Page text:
Structural defects such as interfaces or dislocations in crystalline solid solutions are disturbed regions and attract solute segregation when diffusion is enabled. According to the Gibbs isotherm the driving force is the reduction of the system’s energy. Extending this concept also to non-isostructural cases suggests that local structural transformations can occur if the chemical composition and stress at a defect reach a level sufficient for stabilizing a state different from the matrix. The concept of interface complexions extends the classical isotherm to interface-stabilized states which have a different structure and composition than the matrix and remain confined in the region where they form. We observed such a phenomenon also at linear defects, i.e. edge dislocations, in a binary Fe-9at%Mn model alloy where a stable face centered cubic (fcc, austenitic) confined structure forms in an otherwise body centered cubic (bcc, martensitic) crystal. This is a phenomenological 1-D analog of the previously observed complexions that were observed at planar defects. 


Linear complexions: Confined chemical and structural states at dislocations Kuzmina, M., Herbig, M., Ponge, D., Sandlöbes, S., Raabe, D. (2015) Science, 349 (6252), pp. 1080-1083.
Linear complexions: Confined chemical and structural states at dislocations
Linear complexions: Confined chemical and structural states at dislocations
Kuzmina, M., Herbig, M., Ponge, D., Sandlöbes, S., Raabe, D.
(2015) Science, 349 (6252), pp. 1080-1083.
Dislocations Linear Complexions Science [...]
PDF-Dokument [1.6 MB]
Supplementary Materials for Linear Complexions: Confined Chemical and Structural States at Dislocations
Linear complexions: Confined chemical and structural states at dislocations
Kuzmina, M., Herbig, M., Ponge, D., Sandlöbes, S., Raabe, D.
(2015) Science, 349 (6252), pp. 1080-1083.
Dislocation Decoration Linear Complexion[...]
PDF-Dokument [465.3 KB]

We homogenized the Fe-9at%Mn alloy at 1100°C, then quenched and cold rolled it to 50% reduction for increasing the dislocation density. Subsequent annealing at (i) 400°C, 336 hours (2 weeks); (ii) 450°C, 6 hours, 18 hours and 336 hours; and (iii) 540°C, 6 hours enabled Mn diffusion (18). To characterize structure and composition at the same positions, we conducted correlative STEM-APT analysis (STEM: scanning transmission electron microscopy, APT: atom probe tomography) (19-22). We identified structural defects using STEM and cross-correlated it with solute decoration observed by APT (Fig. 1). Two grain boundaries and a single dislocation line are highlighted by blue arrows in the STEM micrograph and in the 3D atom map where they are visible as Mn-enriched regions. The correlative STEM experiments clearly identify the linear Mn-enriched features in the APT volumes as dislocations. As evident from the STEM micrograph not all dislocations attract solute segregation high enough to be detectable by APT (red arrow 1).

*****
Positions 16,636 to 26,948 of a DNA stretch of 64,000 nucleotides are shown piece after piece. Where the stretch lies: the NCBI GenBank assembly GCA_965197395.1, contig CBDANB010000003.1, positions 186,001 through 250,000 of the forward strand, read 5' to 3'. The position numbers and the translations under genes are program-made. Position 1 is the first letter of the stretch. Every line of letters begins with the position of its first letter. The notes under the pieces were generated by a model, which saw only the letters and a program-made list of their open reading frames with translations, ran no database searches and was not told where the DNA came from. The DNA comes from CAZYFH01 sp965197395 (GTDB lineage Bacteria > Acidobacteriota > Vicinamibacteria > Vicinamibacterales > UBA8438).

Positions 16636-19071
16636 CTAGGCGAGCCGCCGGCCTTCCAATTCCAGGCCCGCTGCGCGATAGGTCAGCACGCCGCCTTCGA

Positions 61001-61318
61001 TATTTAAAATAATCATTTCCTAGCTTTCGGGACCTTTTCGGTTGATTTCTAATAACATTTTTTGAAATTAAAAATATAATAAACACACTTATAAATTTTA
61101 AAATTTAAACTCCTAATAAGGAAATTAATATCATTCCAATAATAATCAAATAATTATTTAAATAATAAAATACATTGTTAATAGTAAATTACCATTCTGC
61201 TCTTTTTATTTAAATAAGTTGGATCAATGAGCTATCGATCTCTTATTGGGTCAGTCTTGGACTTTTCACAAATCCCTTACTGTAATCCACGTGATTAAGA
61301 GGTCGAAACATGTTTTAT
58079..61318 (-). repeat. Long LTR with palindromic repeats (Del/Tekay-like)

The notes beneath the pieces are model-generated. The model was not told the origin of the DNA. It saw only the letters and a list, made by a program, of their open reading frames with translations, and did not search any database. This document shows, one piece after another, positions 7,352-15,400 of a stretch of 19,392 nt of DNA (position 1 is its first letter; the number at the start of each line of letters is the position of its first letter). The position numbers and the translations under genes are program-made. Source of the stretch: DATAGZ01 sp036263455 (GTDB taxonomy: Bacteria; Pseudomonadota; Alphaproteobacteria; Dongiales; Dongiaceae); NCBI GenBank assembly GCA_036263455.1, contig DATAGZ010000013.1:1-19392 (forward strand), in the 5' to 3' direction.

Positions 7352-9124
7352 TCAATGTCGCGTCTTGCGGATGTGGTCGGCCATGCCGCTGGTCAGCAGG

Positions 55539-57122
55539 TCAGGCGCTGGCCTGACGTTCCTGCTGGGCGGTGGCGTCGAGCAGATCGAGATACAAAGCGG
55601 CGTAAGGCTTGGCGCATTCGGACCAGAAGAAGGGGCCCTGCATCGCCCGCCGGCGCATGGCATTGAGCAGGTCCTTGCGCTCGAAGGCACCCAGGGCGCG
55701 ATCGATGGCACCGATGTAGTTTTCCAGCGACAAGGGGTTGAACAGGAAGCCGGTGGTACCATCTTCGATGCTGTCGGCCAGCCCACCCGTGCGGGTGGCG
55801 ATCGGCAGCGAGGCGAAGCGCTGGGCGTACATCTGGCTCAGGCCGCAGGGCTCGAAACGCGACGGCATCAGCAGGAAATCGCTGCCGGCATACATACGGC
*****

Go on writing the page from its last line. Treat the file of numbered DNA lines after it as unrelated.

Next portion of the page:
We obtained 1-D compositional profiles along cylindrical regions with 1 nm diameter at individual locations (Fig. 1E). Profile #1 shows a concentration of 25±2 at% Mn at the dislocation core, which corresponds to an enrichment factor of 2.7 compared to the matrix concentration of Mn (9.1 at%). The average thickness of the Mn-enriched zone is about 1 nm. Besides the high Mn content at the dislocation cores, the composition along the dislocation line (profile #2) reveals periodic Mn changes, i.e. enriched and depleted zones alternating with a spacing of ~5 nm, resembling a nano-sized pearl necklace.

Sufficient segregation in conjunction with local elastic distortion at the defect may promote confined phase transformation. This phenomenon has been observed at grain boundaries in Fe-Mn alloys and was explained in terms of a conventional phase transformation model (6,7). The huge segregation level observed here at some of the dislocations reveals similar features, reaching up to 25at% Mn. This is in excellent agreement with the equilibrium concentration of Mn in the face centered cubic (fcc) phase (austenite) in the binary Fe-Mn system at the given annealing temperature (450°C), indicating austenite formation at the dislocations. We conducted experiments on three samples, exposed to different annealing temperatures (400°C, 450°C, 540°C), to study this further. We quantified the average compositional profiles around all probed dislocations observed in all individual APT datasets using proximity histograms (‘proxigrams’) ((23), Fig. 2). For all temperatures we found an excellent agreement of the thermodynamically predicted equilibrium Mn concentrations (18) in austenite for this phase at the respective temperatures (dashed lines) with the experimentally observed local chemical compositions within 0.5-1 nm distance from the dislocation core.